ESSAYS OF MY SOCIOLOGICAL IMAGINATION & OTHER MUSINGS

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"perpetual spirals of power and pleasure"
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The Hive Mind community project came out of a desire to organize across different political and cultural spaces in the city, in order to create an intentional community in which the personal and the political constantly and seamlessly intersect, and which integrates both political education and artistic creation. This goal eventually manifested in August of 2013 as an intentional gathering combining live art and art displays, spiritual & contemplative practices, and several group discussions exploring culture and social justice issues. This first Hive Mind was organized by Albert Dwan and Bluelette Alba with the collaboration of many different community members who volunteered to introduce discussion topics, lead workshops, bring food, and provide entertainment (music, fire art, live-painting, etc.). The main goal of the gathering was for community participation, and was that goal what made Hive Mind so valuable in people’s mind. The venue for it being at artist & entrepreneur Eddie Bee’s home in Druid Heights fittingly gave it a very intimate, community feel which allowed the gathering to evolve organically and freely throughout the time of the event.

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Hive Mind Revolution was the second gathering following the same intention of further exploring the synergy between art, activism, culture and politics and it took place on Saturday, February 8th. Organized by a small group of young activists and visionaries including Albert and Bluelette, along with Jamie Coyne, Andrew Mattingly (residents of the home), Robin Gunkel— and other main volunteers and planners (Jerry Raitzyk, Summer Blake, and Brice Lankford) Hive Mind Revolution followed the semi-structured, open-format blueprint of the first event that took place back in August 2013, and which included a potluck, discussions, workshops, and an open mic.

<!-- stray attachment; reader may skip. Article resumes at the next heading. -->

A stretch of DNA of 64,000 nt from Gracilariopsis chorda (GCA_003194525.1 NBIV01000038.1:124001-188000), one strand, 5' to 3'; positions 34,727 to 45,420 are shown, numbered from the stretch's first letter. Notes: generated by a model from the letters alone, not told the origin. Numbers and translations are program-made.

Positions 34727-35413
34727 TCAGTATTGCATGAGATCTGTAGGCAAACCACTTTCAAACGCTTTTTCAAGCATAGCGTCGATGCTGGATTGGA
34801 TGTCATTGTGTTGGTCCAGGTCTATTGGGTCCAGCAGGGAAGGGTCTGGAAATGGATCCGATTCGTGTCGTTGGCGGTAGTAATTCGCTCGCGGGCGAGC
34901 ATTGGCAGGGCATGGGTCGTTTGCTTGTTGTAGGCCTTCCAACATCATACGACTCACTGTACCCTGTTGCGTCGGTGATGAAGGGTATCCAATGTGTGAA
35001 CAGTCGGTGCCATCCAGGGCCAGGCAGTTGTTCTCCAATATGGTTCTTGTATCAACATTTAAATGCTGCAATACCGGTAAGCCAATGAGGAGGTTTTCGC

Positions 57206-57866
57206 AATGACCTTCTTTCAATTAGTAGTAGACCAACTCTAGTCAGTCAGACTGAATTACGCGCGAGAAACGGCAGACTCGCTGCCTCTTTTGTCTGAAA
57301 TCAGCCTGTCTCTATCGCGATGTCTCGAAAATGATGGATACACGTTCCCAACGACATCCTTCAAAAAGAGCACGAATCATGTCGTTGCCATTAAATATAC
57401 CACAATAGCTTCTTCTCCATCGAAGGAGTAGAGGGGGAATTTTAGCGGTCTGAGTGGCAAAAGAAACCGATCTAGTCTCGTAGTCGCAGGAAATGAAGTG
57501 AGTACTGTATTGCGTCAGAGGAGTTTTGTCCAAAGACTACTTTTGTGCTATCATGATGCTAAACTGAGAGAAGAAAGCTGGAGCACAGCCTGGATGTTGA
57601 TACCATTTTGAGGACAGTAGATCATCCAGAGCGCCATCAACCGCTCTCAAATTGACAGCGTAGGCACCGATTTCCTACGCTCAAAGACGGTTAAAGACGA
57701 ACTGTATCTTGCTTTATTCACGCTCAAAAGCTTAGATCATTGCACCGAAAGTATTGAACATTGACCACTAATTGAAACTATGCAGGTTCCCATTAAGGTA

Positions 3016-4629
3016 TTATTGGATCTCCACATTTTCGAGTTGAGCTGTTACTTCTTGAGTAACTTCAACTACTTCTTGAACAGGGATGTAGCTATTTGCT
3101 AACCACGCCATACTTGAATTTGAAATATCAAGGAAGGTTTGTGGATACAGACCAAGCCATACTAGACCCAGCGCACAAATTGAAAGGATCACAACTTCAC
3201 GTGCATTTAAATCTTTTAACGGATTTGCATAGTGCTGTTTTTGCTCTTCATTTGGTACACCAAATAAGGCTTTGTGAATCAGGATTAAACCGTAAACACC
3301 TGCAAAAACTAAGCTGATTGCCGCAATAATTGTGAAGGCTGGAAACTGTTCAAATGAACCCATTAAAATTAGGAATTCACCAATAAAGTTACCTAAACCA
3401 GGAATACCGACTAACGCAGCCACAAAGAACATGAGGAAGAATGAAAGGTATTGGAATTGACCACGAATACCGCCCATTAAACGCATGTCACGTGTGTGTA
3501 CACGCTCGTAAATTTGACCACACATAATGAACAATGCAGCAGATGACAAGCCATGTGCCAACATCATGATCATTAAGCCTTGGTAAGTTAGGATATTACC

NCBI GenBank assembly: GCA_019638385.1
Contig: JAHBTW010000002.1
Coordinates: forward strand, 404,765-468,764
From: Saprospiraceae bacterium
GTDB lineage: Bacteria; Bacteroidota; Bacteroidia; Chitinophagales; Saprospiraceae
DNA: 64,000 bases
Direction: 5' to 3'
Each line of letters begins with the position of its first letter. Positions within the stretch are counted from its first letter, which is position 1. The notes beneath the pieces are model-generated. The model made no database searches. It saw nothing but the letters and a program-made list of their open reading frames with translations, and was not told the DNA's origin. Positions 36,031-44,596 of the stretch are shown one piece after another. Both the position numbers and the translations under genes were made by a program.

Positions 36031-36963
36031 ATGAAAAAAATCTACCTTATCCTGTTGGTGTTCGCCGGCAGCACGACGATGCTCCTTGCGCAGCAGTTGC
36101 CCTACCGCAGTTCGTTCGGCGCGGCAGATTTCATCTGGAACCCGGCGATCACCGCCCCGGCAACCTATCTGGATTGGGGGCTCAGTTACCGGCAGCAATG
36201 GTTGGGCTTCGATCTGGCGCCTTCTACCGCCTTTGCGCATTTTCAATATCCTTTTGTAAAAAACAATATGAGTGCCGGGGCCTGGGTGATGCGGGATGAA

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Hive Mind One Year Later: Reflections on Revolution 

-cultural transformation in Baltimore City

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OVERVIEW from Planetary Collective on Vimeo.

Actual evidence shows the Nordic model works
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thepeoplesrecord:

Rest in power, Mike Brown. 
thepeoplesrecord:

Rest in power, Mike Brown. 
thepeoplesrecord:

Rest in power, Mike Brown. 
thepeoplesrecord:

Rest in power, Mike Brown. 
thepeoplesrecord:

Rest in power, Mike Brown. 
thepeoplesrecord:

Rest in power, Mike Brown. 
thepeoplesrecord:

Rest in power, Mike Brown. 
thepeoplesrecord:

Rest in power, Mike Brown. 
thepeoplesrecord:

Rest in power, Mike Brown. 
thepeoplesrecord:

Rest in power, Mike Brown. 
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fuckyeahmarxismleninism: